Solar Executives Discuss Industry Issues

Cindy Zimmerman

Solar Power International 2011 (SPI 2011) is taking place this week in Dallas and six of the country’s leading solar executives and innovators held a press call this morning from the conference to talk about issues of interest to the industry.

Lyndon Rive, CEO of SolarCity, says there is tremendous momentum in the solar industry despite backlash from the Solyndra affair. “If you look at the companies here, everyone is doing extremely well, they’re hiring,” he said. “The notion of no job growth in the solar industry is totally fake.”

Recurrent Energy CEO Arno Harris discussed impending trade action against China’s solar industry. “Notices are going out this morning that Solar World is joining a petition to the Trade Commission and the Department of Commerce alleging that China is unfairly subsidizing its solar manufacturers and dumping solar modules on the global market,” said Harris.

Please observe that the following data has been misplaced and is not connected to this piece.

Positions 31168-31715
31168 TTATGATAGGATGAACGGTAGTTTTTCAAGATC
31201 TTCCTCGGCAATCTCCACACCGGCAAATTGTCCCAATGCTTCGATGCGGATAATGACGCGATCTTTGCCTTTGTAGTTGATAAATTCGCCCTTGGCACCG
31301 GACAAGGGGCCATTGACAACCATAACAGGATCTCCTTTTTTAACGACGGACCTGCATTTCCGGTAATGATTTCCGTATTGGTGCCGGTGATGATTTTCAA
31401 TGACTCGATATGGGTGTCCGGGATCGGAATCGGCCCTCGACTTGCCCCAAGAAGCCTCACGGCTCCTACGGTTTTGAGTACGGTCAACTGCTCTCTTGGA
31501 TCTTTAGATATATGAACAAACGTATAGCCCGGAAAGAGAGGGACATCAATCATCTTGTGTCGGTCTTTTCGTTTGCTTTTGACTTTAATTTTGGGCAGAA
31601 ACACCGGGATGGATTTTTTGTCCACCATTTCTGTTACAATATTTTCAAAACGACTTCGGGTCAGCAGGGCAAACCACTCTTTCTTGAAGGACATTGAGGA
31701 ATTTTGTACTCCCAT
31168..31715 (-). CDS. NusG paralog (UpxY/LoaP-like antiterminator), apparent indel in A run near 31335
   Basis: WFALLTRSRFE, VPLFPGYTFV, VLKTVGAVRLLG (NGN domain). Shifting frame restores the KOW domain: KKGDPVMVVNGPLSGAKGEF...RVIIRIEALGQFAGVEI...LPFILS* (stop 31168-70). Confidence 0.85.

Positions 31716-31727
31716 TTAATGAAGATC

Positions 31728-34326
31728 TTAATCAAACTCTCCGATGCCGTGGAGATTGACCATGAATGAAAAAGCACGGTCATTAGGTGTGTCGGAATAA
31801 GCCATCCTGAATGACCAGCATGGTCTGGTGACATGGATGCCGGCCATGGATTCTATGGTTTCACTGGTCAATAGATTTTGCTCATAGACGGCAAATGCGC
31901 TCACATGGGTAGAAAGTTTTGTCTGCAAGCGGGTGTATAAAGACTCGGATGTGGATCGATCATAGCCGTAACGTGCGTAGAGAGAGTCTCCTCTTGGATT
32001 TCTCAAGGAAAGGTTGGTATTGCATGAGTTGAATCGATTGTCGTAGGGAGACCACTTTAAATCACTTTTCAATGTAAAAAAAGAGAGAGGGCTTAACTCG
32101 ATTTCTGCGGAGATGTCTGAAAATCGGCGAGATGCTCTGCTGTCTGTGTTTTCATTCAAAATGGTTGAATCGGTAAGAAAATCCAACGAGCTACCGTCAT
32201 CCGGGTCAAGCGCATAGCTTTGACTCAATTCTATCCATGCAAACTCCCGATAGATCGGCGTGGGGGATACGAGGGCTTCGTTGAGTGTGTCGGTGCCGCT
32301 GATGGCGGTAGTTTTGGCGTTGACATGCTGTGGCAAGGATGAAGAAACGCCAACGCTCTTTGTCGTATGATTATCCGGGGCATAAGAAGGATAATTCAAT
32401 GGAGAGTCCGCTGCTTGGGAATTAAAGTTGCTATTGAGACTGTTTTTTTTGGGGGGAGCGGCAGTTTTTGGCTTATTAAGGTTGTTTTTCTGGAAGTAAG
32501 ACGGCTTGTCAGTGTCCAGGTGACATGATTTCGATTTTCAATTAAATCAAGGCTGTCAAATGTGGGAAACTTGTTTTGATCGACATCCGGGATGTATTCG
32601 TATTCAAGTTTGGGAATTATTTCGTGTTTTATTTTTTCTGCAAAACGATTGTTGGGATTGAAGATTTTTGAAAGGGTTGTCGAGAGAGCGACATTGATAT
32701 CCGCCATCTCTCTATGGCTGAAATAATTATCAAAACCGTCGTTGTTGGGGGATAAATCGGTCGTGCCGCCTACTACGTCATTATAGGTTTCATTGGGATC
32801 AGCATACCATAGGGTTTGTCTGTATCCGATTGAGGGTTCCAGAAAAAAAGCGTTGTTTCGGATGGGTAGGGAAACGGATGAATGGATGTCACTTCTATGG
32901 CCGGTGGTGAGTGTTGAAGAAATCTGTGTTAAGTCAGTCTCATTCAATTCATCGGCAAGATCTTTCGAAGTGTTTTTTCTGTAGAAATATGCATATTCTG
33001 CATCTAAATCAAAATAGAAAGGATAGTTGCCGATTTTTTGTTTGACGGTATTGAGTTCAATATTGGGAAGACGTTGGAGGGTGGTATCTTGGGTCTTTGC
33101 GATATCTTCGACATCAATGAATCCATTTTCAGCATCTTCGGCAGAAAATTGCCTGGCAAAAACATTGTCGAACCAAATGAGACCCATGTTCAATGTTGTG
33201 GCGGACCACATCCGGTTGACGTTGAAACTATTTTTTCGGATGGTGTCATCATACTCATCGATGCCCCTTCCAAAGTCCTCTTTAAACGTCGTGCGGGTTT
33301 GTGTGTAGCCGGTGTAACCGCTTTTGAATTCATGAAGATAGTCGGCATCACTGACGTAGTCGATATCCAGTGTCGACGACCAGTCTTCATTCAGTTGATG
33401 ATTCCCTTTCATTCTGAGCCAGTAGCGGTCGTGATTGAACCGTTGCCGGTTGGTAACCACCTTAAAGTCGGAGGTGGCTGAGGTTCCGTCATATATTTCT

Julie Blunden with SunPower says it is a very dynamic time for the solar industry. “One of the things we are pleased to see is the continued interest in evolving technology for lower costs and better performance,” she said, noting that her company was unveiling two product advancements in that area at the show this week.

SunRun president Lynn Jurich focused on the residential solar sector, which is about 30% of the industry. “About four years ago, my company pioneered solar leasing for consumers,” she said, explaining that this business model allows home owners to have a solar system installed and they just pay for electricity from it at a fixed cost. “This model has become the dominant way consumers are adopting solar.”

Danny Kennedy, founder of Sungevity, talked about the importance of the industry in creating jobs. “The solar industry grew 7% in employment over 12 months from August 2010 to August 2011,” he said. “That compares to .7% job growth in the general economy.”

Solaria CEO Dan Shugar concluded opening comments by noting the expanding opportunities for solar in utilities. “Solar is competing head to head with conventional, polluting power generation resources. Today, solar is less expensive than power from a new nuclear power plant, and obviously much lower risk,” he said.

Listen to comments and questions from the media here: Solar Power Executives